U.S. Generals Ulysses S. Grant and Philip Henry Sheridan…. began covert support of Juárez along the Texas-Mexico border. By then, the intervention in Mexico had grown unpopular with the French public, and was an increasing drain on the French treasury. On January 31, 1866, Napoleon III ordered the withdrawal of French troops, to be conducted in three stages from November 1866 to November 1867. Seward, who had earlier been more cautious, warned the Austrian Government against replacing French troops with its own forces, and the threat of war convinced the Austrian government to refrain from sending Maximilian reinforcements. Without European support, Maximilian was unable to retain power. His capture by Mexican forces, court-martial, and sentence to be executed, marked the end of direct European intervention in Mexico. Seward hoped that U.S. support for Juárez would improve relations with Mexico, but as part of Seward’s broader strategy of U.S. expansion, he hoped that the improved relations would eventually convince Mexico to join the United States.
That Juarez and Lincoln were similar there is no doubt. Some have even hailed Juarez as the “Mexican Lincoln,” the defender of democracy, liberty, and consolidation. Throughout the struggle the Yankee government continued to recognise the liberal Republicans as being legitimate and covertly supplied them with arms. As Texas was conquered, Federal troops were brought to the border as a show of might to frighten the French into retreat. With a looming American-Franco War, Napoleon III did just that and withdrew his forces from Mexico.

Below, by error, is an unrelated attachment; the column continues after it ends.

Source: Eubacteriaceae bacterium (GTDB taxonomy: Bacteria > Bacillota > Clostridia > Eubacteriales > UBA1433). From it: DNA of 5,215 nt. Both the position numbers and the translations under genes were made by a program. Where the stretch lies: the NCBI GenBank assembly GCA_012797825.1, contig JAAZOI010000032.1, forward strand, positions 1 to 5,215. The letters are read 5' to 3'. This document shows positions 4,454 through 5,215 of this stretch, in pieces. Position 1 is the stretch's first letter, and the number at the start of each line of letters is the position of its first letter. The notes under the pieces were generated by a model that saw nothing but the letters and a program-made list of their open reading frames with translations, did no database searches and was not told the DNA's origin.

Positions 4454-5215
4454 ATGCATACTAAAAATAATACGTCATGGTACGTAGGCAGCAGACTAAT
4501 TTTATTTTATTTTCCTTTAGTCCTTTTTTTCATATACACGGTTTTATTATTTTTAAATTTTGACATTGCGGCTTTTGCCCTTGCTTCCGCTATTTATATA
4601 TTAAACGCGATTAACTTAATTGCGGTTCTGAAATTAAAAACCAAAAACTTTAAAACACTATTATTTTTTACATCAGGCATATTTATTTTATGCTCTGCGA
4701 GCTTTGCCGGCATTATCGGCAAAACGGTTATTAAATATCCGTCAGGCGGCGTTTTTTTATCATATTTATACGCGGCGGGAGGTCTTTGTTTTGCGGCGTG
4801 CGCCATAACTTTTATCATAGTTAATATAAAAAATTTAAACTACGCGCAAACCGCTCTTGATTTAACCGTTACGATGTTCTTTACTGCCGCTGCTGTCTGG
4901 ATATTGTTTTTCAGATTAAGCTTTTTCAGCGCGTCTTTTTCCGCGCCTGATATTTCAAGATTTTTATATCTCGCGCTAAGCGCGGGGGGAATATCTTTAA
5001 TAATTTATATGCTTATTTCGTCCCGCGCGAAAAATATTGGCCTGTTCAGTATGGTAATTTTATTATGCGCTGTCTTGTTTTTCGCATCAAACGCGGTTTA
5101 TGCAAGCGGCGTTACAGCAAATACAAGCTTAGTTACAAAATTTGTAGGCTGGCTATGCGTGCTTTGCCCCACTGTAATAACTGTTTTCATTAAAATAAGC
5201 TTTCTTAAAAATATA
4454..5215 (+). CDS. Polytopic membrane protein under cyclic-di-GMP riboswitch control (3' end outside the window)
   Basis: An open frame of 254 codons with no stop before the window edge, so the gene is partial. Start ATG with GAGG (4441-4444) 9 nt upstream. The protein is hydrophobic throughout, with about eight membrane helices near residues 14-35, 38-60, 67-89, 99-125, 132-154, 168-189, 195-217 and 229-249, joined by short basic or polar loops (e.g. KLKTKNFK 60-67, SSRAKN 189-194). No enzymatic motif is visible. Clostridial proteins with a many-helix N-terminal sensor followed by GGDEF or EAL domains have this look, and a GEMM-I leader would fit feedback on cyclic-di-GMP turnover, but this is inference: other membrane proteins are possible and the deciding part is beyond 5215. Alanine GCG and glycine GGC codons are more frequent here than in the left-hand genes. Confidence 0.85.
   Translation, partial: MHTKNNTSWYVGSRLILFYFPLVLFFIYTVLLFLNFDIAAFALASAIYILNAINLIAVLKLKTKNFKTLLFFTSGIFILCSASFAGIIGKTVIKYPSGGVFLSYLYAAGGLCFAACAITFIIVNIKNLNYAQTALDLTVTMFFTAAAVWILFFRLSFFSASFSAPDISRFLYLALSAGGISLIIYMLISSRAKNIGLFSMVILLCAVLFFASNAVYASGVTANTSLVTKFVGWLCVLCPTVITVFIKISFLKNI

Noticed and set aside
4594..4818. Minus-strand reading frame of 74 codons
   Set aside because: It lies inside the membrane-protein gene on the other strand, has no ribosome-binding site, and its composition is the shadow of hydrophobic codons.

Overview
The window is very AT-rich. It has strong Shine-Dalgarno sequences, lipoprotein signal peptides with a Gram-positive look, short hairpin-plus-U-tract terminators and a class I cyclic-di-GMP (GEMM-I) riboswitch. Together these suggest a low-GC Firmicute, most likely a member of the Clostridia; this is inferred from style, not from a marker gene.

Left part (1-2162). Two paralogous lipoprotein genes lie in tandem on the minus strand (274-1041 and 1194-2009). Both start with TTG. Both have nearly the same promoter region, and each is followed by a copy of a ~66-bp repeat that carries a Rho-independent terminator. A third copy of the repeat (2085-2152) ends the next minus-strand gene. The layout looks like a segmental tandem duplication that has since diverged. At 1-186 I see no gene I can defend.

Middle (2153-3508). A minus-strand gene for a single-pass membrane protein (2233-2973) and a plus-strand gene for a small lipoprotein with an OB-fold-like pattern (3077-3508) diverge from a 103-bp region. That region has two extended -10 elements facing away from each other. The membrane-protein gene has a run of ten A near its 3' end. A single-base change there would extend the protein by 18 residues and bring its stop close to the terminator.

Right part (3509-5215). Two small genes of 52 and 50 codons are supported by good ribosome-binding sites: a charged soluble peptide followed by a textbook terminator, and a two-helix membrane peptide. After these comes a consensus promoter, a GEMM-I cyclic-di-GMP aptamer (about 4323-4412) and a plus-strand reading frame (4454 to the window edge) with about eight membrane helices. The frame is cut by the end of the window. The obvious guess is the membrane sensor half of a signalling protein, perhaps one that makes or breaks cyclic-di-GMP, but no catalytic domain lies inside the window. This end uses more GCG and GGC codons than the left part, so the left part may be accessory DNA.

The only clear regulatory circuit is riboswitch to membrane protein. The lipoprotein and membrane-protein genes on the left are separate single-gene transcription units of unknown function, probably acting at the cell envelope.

Those Southerners which did not flee following the French withdrawal met sad fates, as was the case of the Tuxpan Colony. A settlement of a few hundred, it was summarily destroyed by the U.S.-backed Republican forces following the murder of the Emperor Maximilian:
The colony was destroyed almost overnight. The air thick with dust and smoke, the flames from their huts leaping skyward, the gunfire deafening them, Tuxpan’s terrified immigrants attempted escape by sea. With few weapons, supplies, and practically no earthworks, the Tuxpan colonist grimly dug hasty defenses along the beaches. Their only hope was to put up a delaying action while they prepared an escape in their pest-ridden, leaky old scows. The situation became progressively more desperate. Some of the boats on which the Confederates hoped to escape were captured by hostile natives who put the colonists to the torch and threw their corpses into the ocean.
John Foster, in his “Maximilian and his Mexican Empire,” illustrates Yankee-thought on the Hapsburg Mexican Empire. It can be quickly summed up as, “democracy is good, kings are bad, and the United States is the ‘City on a Hill.'” Interestingly, he does provide insight into what possibly could have been, and what indeed did occur:
There was only one possible contingency which could have made the Maximilian Empire a success, and that was the triumph of the Southern Confederacy and an alliance offensive and defensive between these two new governments, supported by their active sympathy of the European monarchies. But fortunately the Southern rebellion and the European intervention were disastrous failures, and the two sister republics, emerging from the terrible conflict of fire and blood, have each placed in the foundation principles of their governmental edifice a corner-stone omitted by the patriots who gained their independence and which brought untold evils upon their descendents, freedom to the slave and religious enfranchisement to the citizen.
Should the South ever embrace monarchy as a form of government, it need look no further than that loyal and noble line that is the House of Hapsburg.